Hacker Deploys Cloud to Smash Passwords
With the emergence of cyber-weaponry, recent military data breaches, and hacks of commercial PC hardware and chips, perhaps it is time to rethink military computing.
We know when another Black Hat Conference is just around the corner. It seems to follow the now almost obligatory “revelatory” press reports about some new hack or other as a warm-up to the event.
The most recent news item involves Thomas Roth and his use of Amazon’s EC2 cloud computing resources to break into password-protected WiFi networks.
A brute-force attack, which is an automated search to determine a password, uses heavy computer processing power. This may be black hat, but such attacks are old hat, too. Roth, though, has used an old trick and combined it with the power of new technology to demonstrate “what can be done using the latest high performance computing possibilities.” He has managed to force through an attack that few thought was possible, considering the sheer number of computations required. The “cloud,” or, more precisely, its now easily accessible resources, changes that, as Roth is about to show at Black Hat.
Roth’s latest exposé involves a tool that starts up instances on the Amazon EC2 cloud and uses them to “crack encryptions in a distributed way.” Roth reveals on his blog that he intends to “demonstrate how to break a WPA-PSK (WiFi security protocol) handshake at a speed of ~400.000 PMKs/s, and possibly at a speed of over 1.000.000 PMKs/s.” WPA-PSK handshakes are the steps taken to verify secure connection, speed, and authorization on a WiFi network.
In other words, Roth’s hack threatens to use the power of a cloud service to speedily hack thousands of passwords on a WiFi network. In doing this, the hack has exposed the weakness of combining microprocessor (GPU) cluster nodes and SHA-1 hashing algorithms, as Amazon’s latest service does.
GPUs are excellent accelerators for cracking passwords. SHA-1 is a National Institute of Standards and Technology (NIST) standard that essentially is made for verifying data and not for storing passwords. Security flaws in SHA-1 have been known since about 2005, although it is still widely used -- and SHA-2 is available (SHA-3 is currently being devised).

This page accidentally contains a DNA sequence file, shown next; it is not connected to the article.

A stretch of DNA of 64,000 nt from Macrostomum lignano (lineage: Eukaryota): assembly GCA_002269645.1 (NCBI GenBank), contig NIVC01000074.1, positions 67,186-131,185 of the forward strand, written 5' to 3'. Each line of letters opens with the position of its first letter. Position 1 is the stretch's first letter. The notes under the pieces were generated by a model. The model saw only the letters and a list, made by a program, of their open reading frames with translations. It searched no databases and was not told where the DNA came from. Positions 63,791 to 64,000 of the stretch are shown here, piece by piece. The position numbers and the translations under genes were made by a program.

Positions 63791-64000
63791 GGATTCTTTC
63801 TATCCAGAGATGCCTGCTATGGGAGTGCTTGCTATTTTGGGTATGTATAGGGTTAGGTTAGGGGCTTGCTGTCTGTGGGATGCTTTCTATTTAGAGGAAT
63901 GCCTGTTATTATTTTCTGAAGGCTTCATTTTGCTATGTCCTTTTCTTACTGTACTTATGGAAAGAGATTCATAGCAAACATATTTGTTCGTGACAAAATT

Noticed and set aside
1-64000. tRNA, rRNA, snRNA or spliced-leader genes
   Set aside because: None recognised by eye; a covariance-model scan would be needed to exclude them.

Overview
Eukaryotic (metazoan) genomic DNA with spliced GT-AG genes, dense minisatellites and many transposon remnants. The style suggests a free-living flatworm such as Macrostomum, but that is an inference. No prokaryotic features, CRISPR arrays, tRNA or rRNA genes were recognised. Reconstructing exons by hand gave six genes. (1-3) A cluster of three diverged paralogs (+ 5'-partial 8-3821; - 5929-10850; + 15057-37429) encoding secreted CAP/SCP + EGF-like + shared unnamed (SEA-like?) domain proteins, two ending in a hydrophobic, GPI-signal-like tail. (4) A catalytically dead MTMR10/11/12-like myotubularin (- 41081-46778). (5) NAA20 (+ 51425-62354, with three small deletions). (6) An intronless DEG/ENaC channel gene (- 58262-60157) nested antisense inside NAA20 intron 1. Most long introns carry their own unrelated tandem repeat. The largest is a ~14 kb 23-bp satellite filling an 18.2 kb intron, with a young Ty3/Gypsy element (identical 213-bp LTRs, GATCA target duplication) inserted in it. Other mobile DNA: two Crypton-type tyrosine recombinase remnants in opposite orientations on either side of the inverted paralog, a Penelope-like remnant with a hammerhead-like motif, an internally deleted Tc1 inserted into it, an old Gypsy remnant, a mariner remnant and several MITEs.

Amazon launched its Cluster GPU Instances for Amazon EC2 in November. Roth was quick on the uptake and later that month showed how he could successfully force through attacks on passwords of up to six characters in length in just 49 minutes, at a cost of just $2.
Roth’s hack shows that instead of relying on GPU and SHA-1, a better solution would be to use Password-Based Key Derivation Functions (PBKDF2), which uses key strengthening technology and is much harder to crack.
So what is Roth’s motive behind the revelations? Roth himself says on his blog: “I hope that this article helps some people understanding the real impact of using the cloud for cracking passwords.” An attacker, he says, would be able to spawn a gigantic cluster of cloud nodes, and it would be no problem for him to crack eight-character-long passwords in a nice timeframe, especially useful for determining banking access via stolen debit and credit card information.
As is the case with publicizing any vulnerability, exploit, and cyber-attack POC (proof of concept), the question may be asked whether it is an altruistic move, or a self-promoting exercise.
Whichever is the case, this is as always a tricky question with lots of gray areas. It is the same question we might ask about the furor and conflicting opinions surrounding Wikileaks: Is it for the good of everyone or fraught with vested interest?
One simple piece of advice: Ensure any passwords you use are at least nine characters long, contain upper- and lower-case letters, and mix alphanumeric characters with the likes of &}>^!~... To crack these will take a great deal of Amazon’s EC2 cloud power.